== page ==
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Old 08-04-2022, 04:52 PM   #1
aladdinsane91
Not Yet Wild
E-Z-GO
 
Join Date: Apr 2020
Location: Texas
Posts: 7
Default DIY Lithium LiFePO4 w/ Sergio method HV/LV Relay – lessons learned

Thank you Sergio for the HV/LV relay design and molfpedal for providing schematics and RXV specific information.

I recently build a LiFePO4 battery pack for a RXV with a Navitas controller using Sergio’s HV/LV method. It was learning experience and I wanted to share some of the lessons learned in case you are considering a lithium build.

I used EVE LF105 LiFePO4 batteries because used EV / leaf batteries were very hard to find. I found a Chinese company that had a supply of LF105’s in their warehouse in Houston. This was ideal because I didn’t have to wait 30+ days for shipping, I saved $10 a cell by picking them up, and I could test the batteries before taking them home. Here are my lessons learned:

Bussbars:
The batteries come with busbars that are very undersized depending on your power needs. Undersized buss bars will generate a lot of heat in your battery box. The busbar that came with the batteries were 2mm thick and 12.5mm wide rated for 140 – 155 amps. Per Navitas recommendation I am running their RowPow S51105P battery profile with a max discharge limit of 315 which is 3C the battery max pulse discharge. Even if you double up your busbars to 4mm x 12.5mm is it only rate for 210 – 240 amps.

I ended up making my own busbars 1/4” thick by 3/4 “wide out of copper bar stock which were rated for 320 – 425 amps. Just make sure you nickel plate them for longer durability and corrosion resistance. I have not had any excessive heat or overvoltage issues since the new busbars.

Here is a link to copper ampacity charts:

http://www.watteredge.com/phocadownl...y%20Tables.pdf


BMS location:
Consider the location of your BMS and potential air flow. I mounted my BMS in a sealed aluminum box 2” above my batteries. Because my undersized busbars were generating so much heat my BMS would show false high battery voltage when it got too hot. Even when charging the BMS would shut down the charger due to ‘single cell overvoltage.’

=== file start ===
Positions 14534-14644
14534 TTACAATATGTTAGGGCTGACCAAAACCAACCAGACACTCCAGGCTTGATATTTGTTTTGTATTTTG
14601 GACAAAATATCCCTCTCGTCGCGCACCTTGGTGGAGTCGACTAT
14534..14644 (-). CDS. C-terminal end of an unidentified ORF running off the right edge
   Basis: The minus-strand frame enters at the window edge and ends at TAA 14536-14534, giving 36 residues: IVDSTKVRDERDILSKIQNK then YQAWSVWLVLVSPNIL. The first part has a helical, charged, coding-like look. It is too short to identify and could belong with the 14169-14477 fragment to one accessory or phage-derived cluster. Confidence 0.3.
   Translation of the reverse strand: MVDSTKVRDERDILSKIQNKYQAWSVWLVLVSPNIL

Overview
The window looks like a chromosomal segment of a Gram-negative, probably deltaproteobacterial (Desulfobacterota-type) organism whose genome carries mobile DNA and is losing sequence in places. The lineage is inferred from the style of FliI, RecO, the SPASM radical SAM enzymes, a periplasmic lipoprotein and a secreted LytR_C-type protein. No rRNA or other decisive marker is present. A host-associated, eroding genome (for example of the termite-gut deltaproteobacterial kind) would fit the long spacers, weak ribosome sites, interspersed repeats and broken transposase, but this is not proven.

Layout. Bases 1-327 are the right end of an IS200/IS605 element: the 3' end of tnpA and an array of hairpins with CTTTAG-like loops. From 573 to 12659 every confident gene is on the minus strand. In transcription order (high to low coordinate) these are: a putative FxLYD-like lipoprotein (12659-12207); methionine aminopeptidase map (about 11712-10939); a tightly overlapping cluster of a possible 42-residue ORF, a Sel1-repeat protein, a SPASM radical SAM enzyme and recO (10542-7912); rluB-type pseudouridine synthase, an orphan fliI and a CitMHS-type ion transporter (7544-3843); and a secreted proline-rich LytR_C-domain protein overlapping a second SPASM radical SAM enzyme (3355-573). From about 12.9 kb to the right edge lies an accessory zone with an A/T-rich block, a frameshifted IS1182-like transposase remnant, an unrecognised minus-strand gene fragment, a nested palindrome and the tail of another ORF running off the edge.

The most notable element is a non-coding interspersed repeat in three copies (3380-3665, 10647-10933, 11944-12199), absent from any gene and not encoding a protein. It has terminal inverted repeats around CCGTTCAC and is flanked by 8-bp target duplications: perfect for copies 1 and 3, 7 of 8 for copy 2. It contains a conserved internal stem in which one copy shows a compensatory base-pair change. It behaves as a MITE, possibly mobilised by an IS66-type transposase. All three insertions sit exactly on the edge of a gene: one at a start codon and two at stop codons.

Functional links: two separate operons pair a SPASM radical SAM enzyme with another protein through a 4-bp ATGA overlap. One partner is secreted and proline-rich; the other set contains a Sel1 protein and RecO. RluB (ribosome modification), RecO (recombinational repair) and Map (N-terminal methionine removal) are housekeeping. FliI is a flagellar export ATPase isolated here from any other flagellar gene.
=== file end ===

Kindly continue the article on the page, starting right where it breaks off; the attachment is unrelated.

I installed a 48v 120mm x120mm computer fan with vent holes which helped keep the temperatures around 105 -110 F. After installing the new oversized busbars I do think the fan is needed anymore even in the Central Texas heat.

DC Amp meter shunt:
I would highly recommend using a DC Amp meter shunt and I have found it very accurate at keeping track of your amp hours and the battery SOC. It is only $35 on amazon and its well worth it. You can also monitor your voltage, amps your are currently pulling, and amp hours left in the battery pack.
I will also adjust / add amp hours with regen power going back into the batteries on the RXV.

RXV Specific lessons learned:

Stock solenoid:
Your stock solenoid will not last long with the Navitas set at 315 amps max discharge. My solenoid lasted a couple weeks then I replaced it with the gigavac MZJ-400A. Remember to change the voltage from 36v to 48v in the Navitas app if you have an older RXV.

RXV resister heat:
The RXV resister will get VERY hot especially with the regen of going down hills and heavy breaking. If the resistor gets too hot it will shut down the cart, without brakes BTW, until the temperature gets back to an acceptable operating range.

I was able to resolve this issue by adding an additional resistor wired in series and haven’t had an issue since. I did find out the hard way to wire it in series not in parallel.

I be curious to know what the regen cut off is for the RowPowS51105P battery profile and would guess its either 0.5c or 1c. It doesn’t take much to regen over 100amps going down a hill with 4 people in the cart.

Conclusion:
Overall, it was a fun experience and wasn’t that hard if you take your time, do you research on this site, and follow the wiring diagram. A lithium pack is well worth it being 270lbs lighter, no voltage sag, only charge 1x a week, and easily going 35-40 mph with a Navitas controller. This lithium build might have saved me a few hundred dollars compared to buying a build battery pack like RowPow or Eco. The main benefit of DIY is I knowing its build right, with quality components, and specifically set up for the RXV with the LV accelerator cut off.

I hope this helps if you are considering building a DIY lithium battery pack
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